Yurie Nagashima – Artist, Japan

“Where Now Are the Dreams of Youth?”

© Yurie Nagashima, Tank Girl, 1994 from ‘Self Portrait’

© Yurie Nagashima, Tank Girl, 1994 from ‘Self Portrait’

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© Yurie Nagashima from ‘Self Portrait’

© Yurie Nagashima, Onion, 2005 from ‘Self Portrait’

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LS: You started out studying visual communication design, art/photography and sociology. What made you shift to photography? In which way do you think these studies influenced your photography? How did you discover photography as your medium for expression?

YN: I was interested in making films, so I decided to go to art school when I was 16. I got in to Musashino Art University, Tokyo, but I wasn’t accepted to the department for studing motion pictures / video art / photography. This department was fairly new like 3 years old, and before it was established my department had all the curriculum to study visual arts. Therefore, some programs had been remained, and I took all the photo classes and 16mm film making class.

As a teenager, I was very interested into fashion. Fashion magazines showed me all the good works of photographers working for fashion pages and advertisements. Other than that, I was so crazy about cult, independent and experimental movies since 15 years old. I was also into art. I spent most of my time in galleries, museums and theaters when I was in high school.

In school I realized that I am not suitable for working as a designer, because I didn’t like to listen to my teachers orders. Although they liked me as an unique student, this professor once looked at my assignment and said, ‘you should rather become an artist’. I totally agreed. To become a designer, you really have to listen to your clients needs.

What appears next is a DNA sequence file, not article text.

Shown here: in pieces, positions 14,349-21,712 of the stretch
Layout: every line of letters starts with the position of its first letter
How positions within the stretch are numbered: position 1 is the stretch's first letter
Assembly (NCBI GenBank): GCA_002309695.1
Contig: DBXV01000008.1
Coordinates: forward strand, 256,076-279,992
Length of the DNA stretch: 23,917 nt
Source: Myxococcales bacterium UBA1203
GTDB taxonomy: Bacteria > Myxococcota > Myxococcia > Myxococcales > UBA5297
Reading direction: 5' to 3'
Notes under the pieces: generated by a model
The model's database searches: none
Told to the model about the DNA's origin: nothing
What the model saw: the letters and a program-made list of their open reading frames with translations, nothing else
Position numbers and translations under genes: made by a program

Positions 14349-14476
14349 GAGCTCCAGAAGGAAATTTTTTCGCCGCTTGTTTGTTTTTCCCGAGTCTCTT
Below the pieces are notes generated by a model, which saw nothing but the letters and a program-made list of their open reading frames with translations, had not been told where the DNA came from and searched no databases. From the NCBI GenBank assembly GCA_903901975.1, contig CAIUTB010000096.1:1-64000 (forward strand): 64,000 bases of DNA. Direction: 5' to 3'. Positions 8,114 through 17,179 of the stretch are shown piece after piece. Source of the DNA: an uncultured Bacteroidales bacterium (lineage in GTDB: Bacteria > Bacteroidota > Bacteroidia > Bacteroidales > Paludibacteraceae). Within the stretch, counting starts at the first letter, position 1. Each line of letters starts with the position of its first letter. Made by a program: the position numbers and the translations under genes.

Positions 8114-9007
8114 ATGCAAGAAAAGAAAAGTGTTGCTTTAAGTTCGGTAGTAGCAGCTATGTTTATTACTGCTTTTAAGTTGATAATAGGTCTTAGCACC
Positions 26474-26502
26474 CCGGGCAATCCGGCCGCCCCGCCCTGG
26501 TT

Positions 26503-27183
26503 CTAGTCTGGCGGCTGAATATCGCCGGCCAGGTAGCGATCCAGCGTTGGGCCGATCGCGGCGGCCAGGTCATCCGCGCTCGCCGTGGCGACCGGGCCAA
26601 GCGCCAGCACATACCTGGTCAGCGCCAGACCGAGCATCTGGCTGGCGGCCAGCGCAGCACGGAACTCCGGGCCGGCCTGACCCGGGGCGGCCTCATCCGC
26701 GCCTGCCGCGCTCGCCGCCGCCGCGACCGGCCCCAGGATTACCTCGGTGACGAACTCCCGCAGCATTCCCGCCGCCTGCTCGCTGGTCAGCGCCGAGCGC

When I was 20, I won a prize in a modern / visual art competition. The winning piece was happen to be consist of 6 photopraphs, and one of juries were Nobuyoshi Araki. So, writers and critiques defined me a photographer. I still am not sure if I am, but I try not to categorize myself in any name. It’s not fun. I went to the States right after I finish my collage to prepare going to school for MFA. At Calarts, I studied photography in art department. I was back in school to study Sociology 5 years ago, finished my MA last year. It was my personal need to study the fields of gender and feminism which has always been my interests when I am making work. I think it was good, now I know what I am doing better, and I feel like my sight is wider.

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© Yurie Nagashima from ‘Self Portrait’

© Yurie Nagashima, Myself (untitled), 1994 from ‘Self Portrait’

© Yurie Nagashima from ‘Self Portrait’

© Yurie Nagashima, Myself (naked ride),1994 from ‘Self Portrait’

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LS: Where can the roots of your work be found?

YN: If I choose one photographer that I was really into when I was 20, it was Robert Mapplethorpe. And Bettina Rheims. So, two.

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© Yurie Nagashima from ‘Self Portrait’

© Yurie Nagashima, Myself (Mac in Shibuya), 1994 from ‘Self Portrait’

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LS: Next Landscape Stories issue 23, curated by 3/3, will be entirely dedicated to Japan presenting the work of Kiyoji Otsuji, Masahisa Fukase, Rinko Kawauchi, Takashi Homma among many others.  The book “Kazoku (Family)”, 1991 by Fukase was for you an influence while you are starting your first project Family”, 1993?